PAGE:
In October, we initiated the Stroud Scholars program, which provides college preparation for high-promise Pikes Peak region students who face a range of barriers to college acceptance and success. Students successfully completing the program will earn admission to Colorado College and receive a financial aid package that will enable them to attend. The Stroud Scholars program honors the legacy of two of the earliest African-American students to graduate from Colorado College, siblings Kelly Dolphus Stroud ’31 and Effie Stroud Frazier ’31, who persevered through discrimination yet excelled in education and in their lives.
Examination of policies
As the plan notes, because racism is systemic and institutional, we are critically examining our outcomes, policies, handbooks, procedures, practices, and daily operations to find areas where inequities, bias, and injustice are embedded.
This semester, Dr. Takiyah Amin, a scholar, educator, and consultant, is examining The Pathfinder through an antiracism and anti-oppression lens and will make recommendations for changes to be implemented for next academic year. Dr. Amin is working in the Office of Student Life and will also teach a course, Black Women in Contemporary Performance, in the Feminist and Gender Studies department in Block 7. If you have input for her review, contact her at firstname.lastname@example.org.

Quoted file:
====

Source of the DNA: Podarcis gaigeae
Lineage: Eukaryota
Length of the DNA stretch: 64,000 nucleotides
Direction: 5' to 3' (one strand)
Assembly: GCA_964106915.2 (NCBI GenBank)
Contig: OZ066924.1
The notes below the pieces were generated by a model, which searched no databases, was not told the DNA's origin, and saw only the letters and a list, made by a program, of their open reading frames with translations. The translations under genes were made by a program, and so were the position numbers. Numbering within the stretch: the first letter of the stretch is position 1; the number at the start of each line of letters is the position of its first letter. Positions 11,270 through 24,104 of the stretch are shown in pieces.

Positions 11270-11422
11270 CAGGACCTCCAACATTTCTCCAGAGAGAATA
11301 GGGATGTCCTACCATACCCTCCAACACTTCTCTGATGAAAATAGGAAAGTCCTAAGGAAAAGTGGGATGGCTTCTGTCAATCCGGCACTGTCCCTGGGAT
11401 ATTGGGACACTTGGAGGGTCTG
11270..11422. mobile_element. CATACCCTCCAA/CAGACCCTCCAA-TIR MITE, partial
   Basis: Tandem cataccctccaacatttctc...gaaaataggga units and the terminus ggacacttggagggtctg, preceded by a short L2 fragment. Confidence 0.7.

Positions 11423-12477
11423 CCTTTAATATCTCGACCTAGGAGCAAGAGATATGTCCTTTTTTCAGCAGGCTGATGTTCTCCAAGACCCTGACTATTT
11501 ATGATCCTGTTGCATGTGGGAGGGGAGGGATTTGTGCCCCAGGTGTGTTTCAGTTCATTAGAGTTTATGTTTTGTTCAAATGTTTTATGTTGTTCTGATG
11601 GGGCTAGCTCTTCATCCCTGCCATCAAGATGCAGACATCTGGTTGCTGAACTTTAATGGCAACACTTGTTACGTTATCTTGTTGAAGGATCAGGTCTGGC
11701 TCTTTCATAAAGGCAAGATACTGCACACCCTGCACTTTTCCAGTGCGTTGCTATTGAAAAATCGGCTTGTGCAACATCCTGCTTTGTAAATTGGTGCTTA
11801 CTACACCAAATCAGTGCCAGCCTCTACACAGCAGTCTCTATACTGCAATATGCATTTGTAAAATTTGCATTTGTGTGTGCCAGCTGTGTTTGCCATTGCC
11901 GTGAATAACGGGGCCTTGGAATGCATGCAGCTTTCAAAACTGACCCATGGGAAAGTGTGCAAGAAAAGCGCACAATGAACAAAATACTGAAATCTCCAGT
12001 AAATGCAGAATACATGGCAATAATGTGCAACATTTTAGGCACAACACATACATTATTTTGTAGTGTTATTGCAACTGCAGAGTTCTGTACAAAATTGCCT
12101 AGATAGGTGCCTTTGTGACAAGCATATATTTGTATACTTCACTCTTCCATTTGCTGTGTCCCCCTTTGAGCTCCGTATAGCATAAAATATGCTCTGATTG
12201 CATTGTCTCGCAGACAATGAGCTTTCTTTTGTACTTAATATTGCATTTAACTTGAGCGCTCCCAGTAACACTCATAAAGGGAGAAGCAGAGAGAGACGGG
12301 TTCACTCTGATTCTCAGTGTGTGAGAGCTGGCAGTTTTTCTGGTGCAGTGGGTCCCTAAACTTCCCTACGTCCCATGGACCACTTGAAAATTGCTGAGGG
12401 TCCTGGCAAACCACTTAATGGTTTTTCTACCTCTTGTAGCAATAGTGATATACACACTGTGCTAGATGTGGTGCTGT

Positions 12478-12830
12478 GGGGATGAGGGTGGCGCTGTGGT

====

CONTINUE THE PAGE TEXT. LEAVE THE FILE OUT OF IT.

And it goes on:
Diversity, Equity, and Inclusion team searches
The three-person team approach is one that many people saw as an effective way for the college to address antiracism systemically and collegewide. Each member of the team will bring deep expertise to the areas of academics, Student Life, and Human Resources. These team members will work individually in their respective areas while collectively assuring that attention to diversity, equity, and inclusion is given to all aspects of academic and work life at CC. Examples of this work include, but are not limited to, developing discipline-specific inclusive pedagogies, examining all department and program fees and requirements, diversifying the faculty, coordinating effective co-curricular educational opportunities and avenues to address issues of inclusion and difference, and ensuring searches, performance management, and learning and development opportunities are equitable and inclusive.
Only by creating real, substantive change in the policies and systems of accountability in each of these three areas will Colorado College realize its aspiration to be an antiracist institution. Recent studies and lived experiences have shown that the centralized, advisory position of the traditional chief diversity officer often is not effective at colleges and universities.